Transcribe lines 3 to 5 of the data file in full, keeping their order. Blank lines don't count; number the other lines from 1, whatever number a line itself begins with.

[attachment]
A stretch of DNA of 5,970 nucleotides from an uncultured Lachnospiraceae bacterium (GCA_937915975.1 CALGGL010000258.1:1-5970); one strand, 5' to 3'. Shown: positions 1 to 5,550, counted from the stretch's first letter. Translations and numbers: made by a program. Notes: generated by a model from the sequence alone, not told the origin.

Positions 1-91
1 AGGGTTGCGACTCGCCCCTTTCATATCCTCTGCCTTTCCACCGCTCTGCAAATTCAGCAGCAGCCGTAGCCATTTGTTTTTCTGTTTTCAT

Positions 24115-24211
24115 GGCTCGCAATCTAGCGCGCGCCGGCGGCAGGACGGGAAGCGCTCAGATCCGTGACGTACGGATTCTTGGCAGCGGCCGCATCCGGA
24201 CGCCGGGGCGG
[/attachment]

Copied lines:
1 AGGGTTGCGACTCGCCCCTTTCATATCCTCTGCCTTTCCACCGCTCTGCAAATTCAGCAGCAGCCGTAGCCATTTGTTTTTCTGTTTTCAT

Positions 24115-24211
24115 GGCTCGCAATCTAGCGCGCGCCGGCGGCAGGACGGGAAGCGCTCAGATCCGTGACGTACGGATTCTTGGCAGCGGCCGCATCCGGA